Organ donation in Jewish law
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The controversy over organ donations may have left some people confused, so I want to set out the position.
First, are organ donations a good thing, and does Judaism approve? The answer in general is yes. Saving a life is a fundamental imperative in Judaism and, if we can do so without endangering our own lives, we should.
There are two kinds of organ donations that do not pose problems in Jewish law. There are organs - a kidney for example - that can be taken from a living donor, who is taking little risk and remains healthy. Currently, 53 per cent of all donors come under this category. We commend such donations and would encourage them wherever possible.
At the other extreme, there are organs that can be taken when the heart of the donor has ceased to function, for example corneas and, again, kidneys. Currently 35 per cent of kidney transplants fall into this category. Here, too, Judaism commends such donations.
Everyone would agree that you may not remove vital organs of someone still alive
These two categories combined cover approximately 70 per cent of all current UK organ donors. Jewish law permits us to be donors in these situations and, if we can, we should. To do so is a mitzvah of the highest kind, saving a life.
What, then, is the controversy about? It has to do with the definition of death. Today, doctors use brain-stem death as one way to define death. Some halachic authorities accept this in Jewish law. But some do not. Instead, they argue that, in Jewish law, death is determined by cessation of cardio-respiratory activity. Thus, if a patient is brain-stem dead but his or her heart continues to beat, they believe we cannot say clearly and unequivocally that the person is dead.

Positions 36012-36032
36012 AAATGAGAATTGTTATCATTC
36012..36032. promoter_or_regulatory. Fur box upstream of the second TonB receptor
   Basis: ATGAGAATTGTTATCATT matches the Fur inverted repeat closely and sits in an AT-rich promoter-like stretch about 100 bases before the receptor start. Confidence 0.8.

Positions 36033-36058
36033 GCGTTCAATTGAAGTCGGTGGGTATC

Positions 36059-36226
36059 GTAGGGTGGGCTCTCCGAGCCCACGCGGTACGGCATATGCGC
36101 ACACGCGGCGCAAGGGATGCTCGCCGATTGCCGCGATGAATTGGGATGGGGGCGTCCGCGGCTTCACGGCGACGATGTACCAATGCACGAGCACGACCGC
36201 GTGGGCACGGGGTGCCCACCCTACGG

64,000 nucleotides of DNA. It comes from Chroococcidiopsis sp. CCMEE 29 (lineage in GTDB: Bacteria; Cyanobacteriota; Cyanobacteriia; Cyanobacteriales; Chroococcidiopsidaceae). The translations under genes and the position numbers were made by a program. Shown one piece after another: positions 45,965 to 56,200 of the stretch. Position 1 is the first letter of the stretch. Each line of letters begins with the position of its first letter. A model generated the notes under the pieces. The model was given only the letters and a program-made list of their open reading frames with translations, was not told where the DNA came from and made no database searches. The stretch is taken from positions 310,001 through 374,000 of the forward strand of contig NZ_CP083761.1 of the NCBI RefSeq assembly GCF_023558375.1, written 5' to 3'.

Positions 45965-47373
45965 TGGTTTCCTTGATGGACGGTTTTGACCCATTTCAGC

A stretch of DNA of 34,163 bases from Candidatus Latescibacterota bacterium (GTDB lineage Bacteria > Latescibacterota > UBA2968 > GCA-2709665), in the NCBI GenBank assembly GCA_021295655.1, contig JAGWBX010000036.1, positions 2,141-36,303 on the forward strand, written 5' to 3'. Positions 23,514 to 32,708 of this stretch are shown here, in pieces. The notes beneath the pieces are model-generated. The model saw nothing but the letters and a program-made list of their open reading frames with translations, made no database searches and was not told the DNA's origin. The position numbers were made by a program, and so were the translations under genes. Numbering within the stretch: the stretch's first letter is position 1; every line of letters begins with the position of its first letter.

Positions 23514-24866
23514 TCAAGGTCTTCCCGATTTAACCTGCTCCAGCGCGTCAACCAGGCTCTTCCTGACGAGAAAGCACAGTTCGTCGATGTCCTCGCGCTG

This makes a difference in some organ donation situations, when the question is: may we remove the vital organs of a person who is brain-stem dead but who - if life is measured by cardio-respiratory activity--is still alive.
Everyone would agree that you may not remove the vital organs of someone who is still alive to save someone else's life. That would be committing murder. In such cases, the criterion by which death is diagnosed is all-important to the halachic permissibility of removing a vital organ. To repeat, however, this is involved only in a minority of cases.
So what is the halacha? Since the earliest days of transplant surgery, halachic opinion has been divided. As I have outlined, there are significant voices on both sides. While not impugning the integrity of those who accept brain-stem death as well as cardio-respiratory to define death, those who accept only the latter have major concerns about the use of brain-stem death as definitive. And they say: if we are in genuine doubt, would it not be better not to risk that we might be killing someone who is still alive?
Precisely because of the seriousness of the concerns of those who require cessation of cardio-respiratory activity as the only criterion of death, the London Beth Din refuses to dismiss them, while encouraging organ donations in all other circumstances. This is not a concern of Jews alone. It is shared by other faiths and by some secular ethicists.
Does this mean that religious Jews should not register as organ donors? We will be speaking to the UK transplant authority to urge it to make provision within its procedures to accommodate these issues, so that within our community, registering with the UK transplant authority can be extended. This would be of help to members of all faiths, and it would be in line with current medical practice generally, which takes cognisance of people's religious, cultural and ethical differences, allowing all faith communities to support organ donation.
Does the current situation open Jews to the charge that they are willing to receive organs but not donate them? We encourage Jews to donate organs wherever possible. A good society is one in which organs are available according to need, and donated according to conscience. That applies to Jew and non-Jew, religious and secular. Even those who do not accept brain-stem death would still be able to donate organs in 70 per cent of cases, and a small addition to the procedure will allow all Jews to register. I will myself, and will encourage others to do so.
Plans are already under way to establish a Jewish bioethics-forum where rabbis and doctors can meet regularly to discuss how new biomedical developments can be taken into account in our rulings in Jewish law. Whatever our view on the criterion of death, we should all do our share in saving and honouring life.